Tuesday, April 16, 2019

Is capital punishemtn a deterrent Essay Example for Free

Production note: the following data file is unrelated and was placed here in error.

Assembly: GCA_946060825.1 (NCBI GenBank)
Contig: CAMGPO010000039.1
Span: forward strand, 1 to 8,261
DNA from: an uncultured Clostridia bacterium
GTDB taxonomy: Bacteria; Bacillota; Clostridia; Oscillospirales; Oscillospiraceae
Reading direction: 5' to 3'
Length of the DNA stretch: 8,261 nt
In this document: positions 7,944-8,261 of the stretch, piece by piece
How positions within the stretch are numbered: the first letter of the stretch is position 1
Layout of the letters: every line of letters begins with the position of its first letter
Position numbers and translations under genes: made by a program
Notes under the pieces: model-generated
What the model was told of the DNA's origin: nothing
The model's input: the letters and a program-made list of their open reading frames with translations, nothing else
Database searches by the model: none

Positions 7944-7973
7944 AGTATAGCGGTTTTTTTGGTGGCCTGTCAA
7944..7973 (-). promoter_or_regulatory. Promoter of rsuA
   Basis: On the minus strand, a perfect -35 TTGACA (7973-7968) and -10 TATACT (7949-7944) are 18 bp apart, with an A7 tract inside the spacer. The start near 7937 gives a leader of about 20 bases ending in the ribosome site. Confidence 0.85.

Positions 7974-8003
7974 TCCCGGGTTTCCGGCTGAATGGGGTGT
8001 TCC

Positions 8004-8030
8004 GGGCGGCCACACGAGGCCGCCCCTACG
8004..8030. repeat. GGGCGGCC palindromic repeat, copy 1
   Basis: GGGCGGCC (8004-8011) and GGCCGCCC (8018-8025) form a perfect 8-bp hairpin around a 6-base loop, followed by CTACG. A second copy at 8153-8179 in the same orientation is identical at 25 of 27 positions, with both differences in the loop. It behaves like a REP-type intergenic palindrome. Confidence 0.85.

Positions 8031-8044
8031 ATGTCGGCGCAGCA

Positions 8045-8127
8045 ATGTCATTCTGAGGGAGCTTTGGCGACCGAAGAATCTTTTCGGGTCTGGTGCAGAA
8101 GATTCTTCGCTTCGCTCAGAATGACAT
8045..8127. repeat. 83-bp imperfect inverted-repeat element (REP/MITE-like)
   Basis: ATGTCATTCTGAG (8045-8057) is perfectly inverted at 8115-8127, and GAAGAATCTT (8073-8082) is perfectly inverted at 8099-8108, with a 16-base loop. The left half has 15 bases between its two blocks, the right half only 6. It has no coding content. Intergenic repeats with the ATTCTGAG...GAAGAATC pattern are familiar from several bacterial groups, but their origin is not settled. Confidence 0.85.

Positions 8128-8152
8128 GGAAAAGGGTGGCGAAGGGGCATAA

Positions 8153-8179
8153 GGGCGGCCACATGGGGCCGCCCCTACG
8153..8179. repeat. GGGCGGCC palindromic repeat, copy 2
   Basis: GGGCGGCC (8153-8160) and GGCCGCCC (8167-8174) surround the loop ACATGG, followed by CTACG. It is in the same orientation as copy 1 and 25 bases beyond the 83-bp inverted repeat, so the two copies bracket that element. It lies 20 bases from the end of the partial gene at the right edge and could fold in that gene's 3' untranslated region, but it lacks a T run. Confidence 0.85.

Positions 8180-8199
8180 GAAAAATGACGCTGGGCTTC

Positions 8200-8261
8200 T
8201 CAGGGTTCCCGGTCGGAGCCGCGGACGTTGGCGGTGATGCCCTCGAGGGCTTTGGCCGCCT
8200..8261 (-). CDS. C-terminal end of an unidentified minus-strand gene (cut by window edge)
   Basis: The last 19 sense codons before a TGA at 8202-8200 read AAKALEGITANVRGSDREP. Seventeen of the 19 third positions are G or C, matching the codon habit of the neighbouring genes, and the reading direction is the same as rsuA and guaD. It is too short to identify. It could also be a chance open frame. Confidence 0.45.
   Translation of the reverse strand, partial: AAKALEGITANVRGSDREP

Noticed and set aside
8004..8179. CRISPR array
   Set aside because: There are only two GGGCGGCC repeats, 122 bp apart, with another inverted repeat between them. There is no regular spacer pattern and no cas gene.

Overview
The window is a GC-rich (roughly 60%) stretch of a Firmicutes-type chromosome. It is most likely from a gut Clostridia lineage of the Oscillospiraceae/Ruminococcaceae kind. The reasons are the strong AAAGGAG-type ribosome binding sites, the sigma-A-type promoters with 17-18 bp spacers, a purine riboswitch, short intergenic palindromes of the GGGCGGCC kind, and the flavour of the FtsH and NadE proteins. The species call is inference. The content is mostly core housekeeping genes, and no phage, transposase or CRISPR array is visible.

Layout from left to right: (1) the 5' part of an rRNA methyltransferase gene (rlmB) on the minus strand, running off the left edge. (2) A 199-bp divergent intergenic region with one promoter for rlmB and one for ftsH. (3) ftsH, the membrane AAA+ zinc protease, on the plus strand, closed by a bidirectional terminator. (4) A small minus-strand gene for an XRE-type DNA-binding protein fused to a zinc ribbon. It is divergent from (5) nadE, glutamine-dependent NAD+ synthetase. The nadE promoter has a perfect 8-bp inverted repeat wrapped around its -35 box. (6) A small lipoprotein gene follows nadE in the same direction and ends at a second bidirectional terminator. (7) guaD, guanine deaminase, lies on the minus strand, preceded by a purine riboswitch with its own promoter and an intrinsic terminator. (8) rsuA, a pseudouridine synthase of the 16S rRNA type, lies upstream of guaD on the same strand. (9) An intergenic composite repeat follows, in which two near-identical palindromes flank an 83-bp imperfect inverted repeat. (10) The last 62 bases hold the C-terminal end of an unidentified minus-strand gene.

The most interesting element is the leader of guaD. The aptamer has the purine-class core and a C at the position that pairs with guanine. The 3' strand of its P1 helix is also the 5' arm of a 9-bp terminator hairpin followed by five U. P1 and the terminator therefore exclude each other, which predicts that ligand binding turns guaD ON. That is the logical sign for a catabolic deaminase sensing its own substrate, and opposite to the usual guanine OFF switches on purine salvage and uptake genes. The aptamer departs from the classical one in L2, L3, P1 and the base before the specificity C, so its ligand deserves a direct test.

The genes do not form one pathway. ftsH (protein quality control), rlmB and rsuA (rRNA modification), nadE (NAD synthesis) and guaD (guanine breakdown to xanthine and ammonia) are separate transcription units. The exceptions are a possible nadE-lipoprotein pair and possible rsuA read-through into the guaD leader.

Is ceiling punishemtn a preventive EssayRunning Head Abstract Indeed statistics will tape that superior penalization is not an effective deterrent to iniquity effective comparisons show that in that location is no signifi deposet correlation mingled with declineed curse place and the deterrent effect in takes which follow up the conclusion penalization purge with the incorporation of socio-economic elements as evidenced in comparing Virginia against west Virginia. In fact, the opposite is full-strength that the abhorrence rate tends to be lower in states with show up the finis penalisation.The volume support upper-case letter penalization although the prevailing attitude which is sh atomic number 18d by the g everyplacenment as well, is to implement it more cautiously with regards to veritable issues and sectors as legal, ethical and honorable challenges drop been raised against it and the criminal justice system as a whole. Is capital penalization an effective deterrent as compared between states for and against with similar socio-economic backgrounds?Hypothesis Capital punishment is not an effective deterrent to crime this hypothesis will be turn out through on-going studies on the issue as well as criminal justice statistics which will show that on that point is no significant correlation between lowered crime rates and the deterrent effect in states which implement the expiry penalty. In fact, the opposite is true that the crime rate tends to be lower in states without the finis penalty.I. Brief history of expiration penalty in fall in States and tyrannical Court decisions The decease penalty t hightail its its roots in quaint history, making its outgrowth appearance in the Codes of Hammurabi in ancient Babylon where 25 kinds of crime warranted the ultimate punishment of remainder. From the ancient Hittites to the Draconian Code of Athens, the punishment was more mischievous as all crimes merited the death pe nalty.During the time of Jesus Christ, the Ro spell justness of the Law Tablets prevailed and routinely invoked much(prenominal) methods as crucifixion, impalement and even being burned to death as penalties (DPIC, 2008). America traces its use of the death penalty to the British settlers with the first known recorded execution in the colonies carried out for a man accused of being a spy for Spain.The death penalty reached a point where it was even meted out to authoritatively less serious offenses although each colony was left to its own discretion as to how to implement it. tied(p)tually, the Age of Enlightenment created a movement which felt that the death penalty was totally wrong on a whole lot of levels. The abolitionist movement which arose from this period strongly voiced its opinion that there was no way to justify the taking of a persons life regardless of what he may have weare against society.But even as there were formal attempts towards the reformation of the pena lty in terms of actually changing the specific death penalty mandates of some states, it wasnt until the mid-19th century that more successful strides in this regard was made the first calls were for the imposition of the death penalty on truly serious crimes ulterior, states in this linguistic context began to review the crimes which they felt really warranted the death penalty changing the manner of executions from being very public to more private confines within sassyly build correctional penitentiaries (DPIC, 2008).Eventually, an American state finally mustered its constituency to abolish the death penalty with Michigan taking this perspicuous honor in 1846 followed later by several more states. But even as some states becalm held onto capital punishment, general reforms on the issue began to shape not however the concept of death penalty, but of the entire criminal justice system as well. There followed greater distinction and sensitiveness as to what crimes necessit ated the death penalty.The establishment of statutes for one made the justice system more objective and just instead of an automatic imposition of the death penalty on capital crimes regardless of the facts surrounding the case, discretional statutes allowed for an examination of the facts before sentencing was made. But it was only in the latter discontinue of the twentieth century that oftentimes of the spirited discussion on the death penalty took a more significant turn when the United States compulsive Court took a major role in threshing out some of the thornier points of arguing in the debate.Some of its major decisions include 1. Ruling out the unconstitutionality of the death penalty specifically at a lower place the Eighth Amendment in 1958 in the case of Trop v. Dulles (356 U. S. 86), it was argued that the death penalty at this point in time (1958) was indeed cruel and unusual punishment and as such(prenominal), that it can no longer be considered as something in k eeping with Americas standards of decency and should therefore be abolished (DPIC, 2008). 2.That the death penalty can be imposed only when a jury recommends it was rendered unconstitutional by the Supreme Court in two cases where the prosecutor and the jury had all important(predicate) roles to play in the meting out of the death penalty in capital crimes in U. S. v. Jackson (390 U. S. 570), the Court upheld that the practice was unconstitutional because it encouraged defendants to waive their right to a jury trial to ensure they would not receive a death sentence (DPIC, 2008).In Witherspoon v. Illinois (391 U. S. 510) the Supreme Court held that a persons mere hesitancy or reservation towards the death penalty is not enough reason to have him or her disqualified from being part of the jury in a death penalty case disqualification could only be possible if it can be proved that more substantial display of attitudes can actually affect the outcome of the case. Later similar cases such as in Crampton v. Ohio and McGautha v.California tackled the issue of whether the jury as both the power to not only impose the death penalty as they see fit, but that they could also determine in a single deliberation, the verdict as well as the resulting sentence in this regard, the Supreme Court in favor of the jury having the ultimate discretion (DPIC, 2008). But in the landmark case Furman v. Georgia (408 U. S. 238)), the Supreme Court again was compelled to decide on these same issues, the result of which was the voiding of 40 death penalty statutes (DPIC, 2008).This had a double edged outcome even as the death penalty had been deemed unjust (and reinforcing statutes voided in this regard), it tacit allowed states who still wanted the death penalty to keep it reinstated by simply re-writing their death-penalty statutes. In later years, the debate has shifted equally on both sides. As the United States has opted to keep the death penalty in a global circle of adherents wh ich keep on shrinking, it has however imposed limitations with regards to controversial areas.Special areas of bear upon with regards to the imposition of death penalty include issues in cases of mental illness and retardation the factor of race with a disproportionate number of blacks on death row the constitutionality of executing juvenile offenders. Another important issue is wrongful convictions. As addressed in the case Herrera v. Collins (506 U. S. 390 (1993)) the Supreme Court has mulled over the possibility that people on death row who profess their innocence could actually be irreproachable (DPIC, 2008).An important outcome of the case was that new evidence for possible innocence could be weighed and a new trial possibly considered. Numerous inmates on death row have been released because of this and their innocence subsequently support through new scientific evidence and technology. II. Stating the problem Does capital punishment deter crime? The crucial question woul d seem to be, does capital punishment really deter crime?If public opinion were to be taken as a simplistic barometer to answering this question, it would show that capital punishment as intimidation is perceptual, not factual. The Gallup Poll news service has recorded surveys beginning from 1936 up to the present day which show that public perception is reactionary- people tend to favor it more when confronted with violent and sensational crimes and then go to record lows when there arent any (cited in Gallup Poll, 2004).The fact that the United States is showing declining numbers in death sentences being meted out, from 300 in 1998 down to roughly half of that (143) in 2003 (DPIC, 2008) doesnt strike anything except the fact that there are numerous challenges against the criminal justice system which makes for the handing out of death sentences far more difficult than it used to be.Pro-abolitionists are pointing out however that the single most win over evidence against the de ath penalty may be the fact that crime statistics and trends show that of the dozen states that have chosen not to enact the death penalty have not had high homicide rates than states that still impose the death penalty (Bonner, 2000). Highly revealing is the fact that the 10 of the 12 states without capital punishment have homicide rates far below the national average while contrastingly, more than half the states who still impose death have rates above the national average (Bonner, 2000).A state-by-state analysis raise that during the last 20 years, the homicide rate in states with the death penalty has been 48 portion to 101 percent higher than in states without the death penalty (Bonner, 2000). Other interesting factual points include the fact that homicide rates have risen and fallen along roughly symmetrical paths in the states with and without the death penalty which center simply that the death penalty as a deterrent doesnt really work (Bonner, 2000).Critics who are pro- death penalty point out however that there may be other factors which contribute to lower or higher crime rates which are not solely the effect of having or not having the death penalty. They point out other factors contributory to homicide rates such as the states demographics, unemployment and police or state defense and security pen. But the analysis found that the demographic profile of states with the death penalty is not far different from that of states without it.The poverty rate in states with the death penalty, as a whole, was 13. 4 percent in 1990, compared with 11. 4 percent in states without the death penalty (Bonner, 2000). III. Virginias death penalty vs. western hemisphere Virginias life imprisonment A significant point of comparison to make would be between Virginia which still upholds the death penalty as against West Virginia which chooses to mete out life imprisonment.In Virginia, there have been so far 94 executions as of 2005 since the 1976 reinstatement of th e death penalty to be worthy for the death penalty in this state, one must have committed a capital crime chthonian specific circumstances which can include among other things robbery or attempted robbery rape or attempted rape or sodomy, or attempted sodomy, the killing of a law enforcement officer a multiple homicide murder for hire murder while incarcerated, etc (VADP, 2005). Virginia Crime Demographic Vs.West Virginia Crime Demographic In the year 2000 Virginia had an estimated population of 7,078,515 which ranked the state 12th in population this is compared with West Virginia which had an estimated population of 1,808,344 putting it at a rank of thirty-seventh over-all. In that same year, Virginias total crime index was 3,028. 1 reported incidents per 100,000 people, ranking it 41st boilersuit. In comparison, West Virginia had a total Crime Index of 2,602. 8 reported incidents per 100,000 people ranking it at 47th highest over-all (DC, 2007).In terms of violent crime, Virg inia had a reported incident rate of 281. 7 per 100,000 people ranking it 37th overall in comparison, West Virginia had a reported incident rate of 316. 5 per 100,000 people ranking it 34th highest occurrence for Violent Crime among the states (DC, 2007). For crimes against Property, the state had a reported incident rate of 2,746. 4 per 100,000 people, which ranked as the state 41st highest. In comparison, West Virginia reported incident rate of 2,286.3 per 100,000 people, which ranked it 47th highest (DC, 2007) Also in the year 2000 Virginia had 5. 7 Murders per 100,000 people, ranking the state as having the 20th highest rate for Murder its 22. 8 reported Forced Rapes per 100,000 people, ranked it 45th highest for Robbery, per 100,000 people, its rate at 88. 9 ranked the state as having the 28th highest for Robbery. In comparison West Virginias figures are the by-line at 2. 5 Murders per 100,000 people, it ranks 38th highest rate for Murder for 18.3 reported Forced Rapes per 100 ,000 people, its ranking stands at 49th highest for Robbery, per 100,000 people, its rate at 41. 4 ranks it as having the 41st highest for Robbery (DC, 2007) For about 164. 3 provoked Assaults for every 100,000 people, Virginia ranks at the 40th highest position for this crime among the states every 100,000 people had about 429. 9 Burglaries, which ranks it at the 46th highest standing among the states. In comparison, West Virginia had 254.2 Aggravated Assaults for every 100,000 people, which indexed the state as having the twenty-fourth highest position for this crime among the states for every 100,000 people there were 546. 9 Burglaries, which ranks it as having the 36th highest standing among the states (DC, 2007). In larceny, Virginia had theft reported 2,064. 8 times per hundred thousand people which ranks it as the 38th highest among the states baffled down Vehicle Theft occurred 251. 6 times per 100,000 people, which makes it good for 38th highest for vehicle theft overall.F or West Virginia, Larceny Theft were reported 1,556. 1 times per hundred thousand people which ranks it 50th highest among the states tough down, Vehicle Theft occurred 183. 3 times per 100,000 people, which ranks the state as having the 43rd highest for vehicle theft overall (DC, 2007). In terms of economy and socio-economic indicators, it is significant to note that the expectation of poverty indicators as suggestive of influencing higher crime rates does not hold true in this comparative analysis of crime demographics between Virginia and West Virginia.Economically, Virginia dwarfs West Virginia in economic size and strength According to the 2004 U. S. Bureau of Economic depth psychology report, Virginias gross state product was $326. 6 billion. The per capita personal income was $35,477 in 2004. In 2006 and 2007, Forbes Magazine voted Virginia as having the best climate for business in the United States citing economic growth, business costs/incentives and quality of life (Wi kipedia, 2007) In comparison, West Virginias has been described as very fragile and that according to the U.S. Census Bureau is the tercet lowest in per capita income ahead of only Arkansas and Mississippi and ranking last in normal household income (Wikipedia, 2007). While it is simplistic to assume that other factors dont come into play such as the dynamics of crime with changing median incomes, it is hard to ignore the consistency by which the state of West Virginia has bested Virginia in the incidence of various crimes, both capital or lesse in nature across the same population samples.This gives some credence to the argument that even as it cannot be entirely proven that the death penalty does not outrightly deter crime, its use doesnt give any clear or dramatic evidence that it as as effective as other means of deterents. The fact as proven by the comparison between two states with entirely different socio-economic profiles and crime demographics tends to affirm that those states who dont use it, do have lower crime rates as a whole. IV. estimable and moral issuesrace factor/exonerations/ juvenile/mental health issues The ethical and moral discussions over capital punishment have strong universal resonance almost since its inception, the the United Nations General Assembly for its part has adopted a Universal Declaration of Human Rights which inevitably promoted a right of life. It was one of the first institutions to recognize and point out attention to the implications of applying the death penalty to juveniles, pregnant women, and the elderly.The international community followed in its footsteps with progressive endeavors in drafting treaties which included the issue of capital punishment and the right to life it has to be noted though that these treaties to some extent allowed death as punishment, but only in certain extreme circumstances. Despite this exception, many nations throughout Western Europe stopped using capital punishment, even if the y did not, technically, abolish it. As a result, this de facto abolition became the norm in Western Europe by the 1980s. (cited in Schabas, 1997).While still holding on to its belief in capital punishment, the United States however has travel towards limitations which it has effectively applied to the ethical and moral questions of the death penalty being applied to juveniles, women, blacks and even the mentally challenged. Some limitations though such as the one evidenced from the 1977 Coker v. Georgia case still stirs up debate as to how the court can stretch the boundaries of limitations. In this case, the U. S. Supreme Court established that the death penalty was an unconstitutional punishment for the rape of an adult woman simply because the victim wasnt killed.In Ford v. Wainwright, the Supreme Court command that extreme care should be taken in capital punishment cases where it can be established that the defendant might be certified to be all mentally ill or mentally retard ed as a result, the Supreme Court in this case, banned the execution of insane persons pending establishment of mental incompetence. Notable was Penry v. Lynaugh in 1989 where the Court upheld that executing persons with mental retardation was not a misdemeanour of the Eighth Amendment but it later reversed itself when in Atkins v.Virginia in 2002, the Court pointed out that national and collective consensus against the meting out of the death penalty on the mentally challenged did indeed qualify it as being cruel and unusual punishment under the Eight Amendment (DPIC, 2008). flow has become a controversial issue due to the fact that as Amnesty International reports Even though blacks and whites are murder victims in nearly equal numbers of crimes, 80% of people penalize since the death penalty was reinstated have been execute for murders involving white victims.More than 20% of black defendants who have been executed were convicted by all-white juries (Cited in Amnesty Report). In Virginia, a study by Civil Liberties Union has brand the states administration of capital punishment as unequal, unfair and irreversible and citing that race is a controlling factor in the way the death penalty is administered in Virginia (cited in ACLU, 2003). It is in this context that the Supreme Court in Batson v.Kentucky (1986) provides for scrutiny against a prosecutor who might be biased through striking out jury members of a similar case in a disproportionate manner. In the 1987 case of McCleskey v. Kemp (481 U. S. 279), statistical analysis was used as evidence to point out racial secernment in Georgia states administration of the death penalty. The Supreme Court however ruled it out saying that racial disparities would not be recognized as a constitutional violation of equal protection of the law unless intentional racial discrimination against the defendant could be shown (DPIC, 2008).With regards to the application of the death penalty on juveniles, three significant cases allowed the Supreme Court to rule that the execution of offenders aged fifteen and younger at the time of their crimes was unconstitutional. However, juvenile offenders under the age of 16 who have committed capital offenses can be executed if the state that has jurisdiction over their case does not have a minimum age in its death penalty statute furthermore, the Supreme Court also held that under the Eighth Amendment, there was no effective prohibition for the imposition of capital punishment for offenders aged 16 or 17.V. Conclusion death penalty not a deterrent according to statistics, however majority support capital punishment. Indeed statistics will show that capital punishment is not an effective deterrent to crime effective comparisons show that there is no significant correlation between lowered crime rates and the deterrent effect in states which implement the death penalty even with the incorporation of socio-economic elements as evidenced in comparing Virginia ag ainst West Virginia.In fact, the opposite is true that the crime rate tends to be lower in states without the death penalty. The majority support capital punishment although the prevailing attitude which is dual-lane by the government as well, is to implement it more cautiously with regards to certain issues and sectors as legal, ethical and moral challenges have been raised against it and the criminal justice system as a whole.References ACLU (2003) New ACLU Report Finds Virginia Death penalization System Riddled with Flaws, Recommends Sweeping Changes.Retrieved January 10, 2008 from http//www. deathpenaltyinfo. org/ Amnesty Report (2003) United States of America Death by discrimination the continuing role of race in capital cases. Retrieved January 10, 2008 from http//www. deathpenaltyinfo. org/ Bonner, R. (2000) States Without Death Penalty Have bring down Homicide Rates. Retrieved January 10, 2008 from http//www. sfgate. com/ DPIC (2008) Death Penalty Information Center. Ret rieved January 10, 2008 from http//www. deathpenaltyinfo. org/.Disaster Center (2007) Virginia Law Enforcement Agency Uniform Crime Reports 1980 to 2005. Retrieved January 10, 2008 from http//www. disastercenter. com/crime/vacrime. htm Disaster Center (2007) West Virginia Law Enforcement Agency Uniform Crime Reports 1980 to 2005. Retrieved January 10, 2008 from http//www. disastercenter. com/crime/wvcrime. htm Gallup Poll proceeds (2004) Public Support Figures for Capital Punishment. Retrieved January 9, 2008 from http//www. deathpenaltyinfo. org/.Schabas (1997) The Abolition of the Death Penalty in International Law, Cambridge University Press. Retrieved January 10, 2008 from http//www. deathpenaltyinfo. org/ VADP(2005) Virginia Death Penalty Information. Retrieved January 9, 2008 from http//www. vadp. org/info. htm Virginia Economy (2008) Wikipedia. org. Retrieved January 9, 2008 from http//en. wikipedia. org/wiki/Economy_of_Virginia West Virginia Economy (2008) Wikipedia. org. R etrieved January 10, 2008 from http//en. wikipedia. org/wiki/West_virginia.